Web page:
Nigeria’s presidential election was weeks away when the CJN was suspended. Opposition parties accused the ruling party of assaulting, intimidating and interfering with the judiciary and undermining separation of powers. The important background context here is that the CJN participates in constituting memberships of the tribunals that adjudicate election disputes arising at various levels. The CJN could also preside over a presidential election dispute if an aggrieved party appeals to the Supreme Court.[11] Another important dimension to the removal of the Nigerian CJN is that the executive had consistently accused the judiciary of corruption and frustrating the federal government’s anti-corruption agenda, particularly by reversing lower court convictions of opposition politicians.

In the charged atmosphere preceding Nigeria’s 2015 Presidential election, the motivation for Justice Onnoghen’s suspension[12] elicited a range of explanations from legal practitioners, the Nigerian Bar Association and academics. They all questioned the CJN’s speedy trial, alleging failure of due process in doing so. Many believed the executive simply set out to assault the judiciary’s integrity and thereby weaken their independence. Despite the campaign by some sections of the Nigerian Bar Association and civil society against the perceived assault by the executive and questions surrounding the wisdom of the action taken weeks before a consequential presidential election, the CJN resigned voluntarily following the recommendation of the Nigerian Judicial Council. The point of the foregoing brief comparison is to underscore the importance of the victory in Malawi by situating it alongside the Nigeria example.

Conclusion

Our analysis reaches the following three broad conclusions.
 

(i) Growing Coordination and Cross-fertilization in the Jurisprudence of National Mega-Politics Cases

The Malawi decision nullifying the Presidential election made frequent references to the analogous Kenyan decision of 2017. These two cases are a modest but significant contribution towards the fraught consolidation of democratic governance and the independence of African judiciaries. We cannot of course say that these cases definitively represent a new direction in dealing with the immensely complicated terrain of mega-political disputes that arise from elections. Yet, as we note below, they illustrate the increasing role of formal rules as a constraint on power in some African countries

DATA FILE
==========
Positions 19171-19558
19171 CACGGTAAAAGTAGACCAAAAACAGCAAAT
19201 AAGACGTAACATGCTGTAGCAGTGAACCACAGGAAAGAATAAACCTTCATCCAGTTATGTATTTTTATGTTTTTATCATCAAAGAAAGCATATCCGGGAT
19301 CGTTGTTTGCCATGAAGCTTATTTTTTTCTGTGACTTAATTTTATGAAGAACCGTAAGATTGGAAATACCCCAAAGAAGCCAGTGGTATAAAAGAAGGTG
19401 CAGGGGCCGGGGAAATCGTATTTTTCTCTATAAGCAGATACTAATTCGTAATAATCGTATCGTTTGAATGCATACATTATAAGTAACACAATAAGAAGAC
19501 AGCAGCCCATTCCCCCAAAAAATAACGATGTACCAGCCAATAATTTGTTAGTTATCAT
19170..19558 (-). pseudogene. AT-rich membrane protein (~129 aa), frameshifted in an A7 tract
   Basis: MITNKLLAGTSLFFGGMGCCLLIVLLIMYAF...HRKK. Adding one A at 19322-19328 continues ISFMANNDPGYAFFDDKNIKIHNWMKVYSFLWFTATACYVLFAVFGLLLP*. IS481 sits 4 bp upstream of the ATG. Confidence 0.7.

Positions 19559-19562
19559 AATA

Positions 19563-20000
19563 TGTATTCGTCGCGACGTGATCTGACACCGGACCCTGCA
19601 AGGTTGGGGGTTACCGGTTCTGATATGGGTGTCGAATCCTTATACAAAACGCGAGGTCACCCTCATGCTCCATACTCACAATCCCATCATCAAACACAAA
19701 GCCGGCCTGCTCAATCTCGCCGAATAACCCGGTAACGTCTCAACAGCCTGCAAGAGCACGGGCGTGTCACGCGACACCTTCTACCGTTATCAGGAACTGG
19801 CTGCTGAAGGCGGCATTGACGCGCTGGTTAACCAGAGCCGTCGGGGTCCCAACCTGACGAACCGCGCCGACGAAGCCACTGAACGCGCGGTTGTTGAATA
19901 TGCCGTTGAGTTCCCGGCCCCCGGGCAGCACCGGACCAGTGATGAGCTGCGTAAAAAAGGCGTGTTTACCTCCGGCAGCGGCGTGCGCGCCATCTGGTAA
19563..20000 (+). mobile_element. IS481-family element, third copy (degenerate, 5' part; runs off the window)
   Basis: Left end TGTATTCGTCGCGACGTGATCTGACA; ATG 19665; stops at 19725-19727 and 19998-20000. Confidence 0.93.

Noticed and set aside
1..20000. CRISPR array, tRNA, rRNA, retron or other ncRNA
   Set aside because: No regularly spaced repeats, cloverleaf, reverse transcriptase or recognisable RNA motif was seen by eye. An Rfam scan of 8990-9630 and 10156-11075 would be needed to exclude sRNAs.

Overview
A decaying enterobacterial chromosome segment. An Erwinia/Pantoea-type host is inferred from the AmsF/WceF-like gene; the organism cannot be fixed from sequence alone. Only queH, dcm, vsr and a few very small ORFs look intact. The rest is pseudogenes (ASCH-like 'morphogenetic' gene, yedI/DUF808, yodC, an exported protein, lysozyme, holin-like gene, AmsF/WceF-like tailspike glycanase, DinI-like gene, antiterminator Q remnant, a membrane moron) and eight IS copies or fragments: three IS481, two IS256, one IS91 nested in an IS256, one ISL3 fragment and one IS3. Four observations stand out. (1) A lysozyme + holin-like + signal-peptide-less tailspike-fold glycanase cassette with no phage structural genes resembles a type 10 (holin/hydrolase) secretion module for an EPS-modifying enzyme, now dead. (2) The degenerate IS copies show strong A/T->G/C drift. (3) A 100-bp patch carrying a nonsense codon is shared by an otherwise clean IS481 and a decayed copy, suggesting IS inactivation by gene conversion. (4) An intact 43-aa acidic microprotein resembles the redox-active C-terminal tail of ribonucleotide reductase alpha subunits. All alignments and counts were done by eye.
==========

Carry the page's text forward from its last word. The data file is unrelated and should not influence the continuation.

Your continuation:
(ii) Modest Strategies to Counter Executive Overreach

The coordination of efforts by the bar, the bench in Malawi, academics as well as non-governmental organizations indicates the strategies that other African states may deploy to shame an erring incumbent to comply with the law. As such, it is an important implication for lessons in civil society coordination for building constitutional democracy.[13]

(iii) Rare but Important Victories for Judicializing Presidential Elections

The Malawi and Kenyan decisions invalidating presidential elections are an important, albeit new precedent that marks the importance of rules of law in controlling power. These cases will nudge other African judiciaries to more seriously consider invalidating rigged elections, a theme we are currently working on in our larger project. Our research so far indicates that even where apex courts have not invalidated elections, there is an increasing number of dissenting judges when rigged elections are challenged. In our more substantive ongoing research, we elaborate on the each of the foregoing themes at greater length in addition to examining the growing cross-pollination in Africa’s presidential election jurisprudence.


[1] Some scholars refer to such cases as megapolitical disputes. Mega-political disputes have been argued to refer to “[h]igh profile cases that arise from national electoral processes and judicial monitoring of electoral procedures. They also include cases relating to good governance and the rule of law, constitutional and electoral law amendments, and regime changes. The common thread between these cases is the level of socio-political attention that they generate at the national level, either through media publications, preliminary contestations before national courts, the national profile of wealthy political elites involved in the dispute or the potential impact of the outcome for the … State involved.” See Olabisi D. Akinkugbe, Towards an Analyses of the Mega-Politics Jurisprudence of the ECOWAS Community Court of Justice, in The Performance Of Africa's International Courts: Using International Litigation For Political, Legal, And Social Change (ISBN 9780198868477) (James Gathii ed., Oxford University Press, 2020), https://papers.ssrn.com/sol3/papers.cfm?abstract_id=3186627; Ran Hirschl, The Judicialization of Politics, in The Oxford Handbook of Political Science 254, 257 (Robert E. Goodin ed., 2011).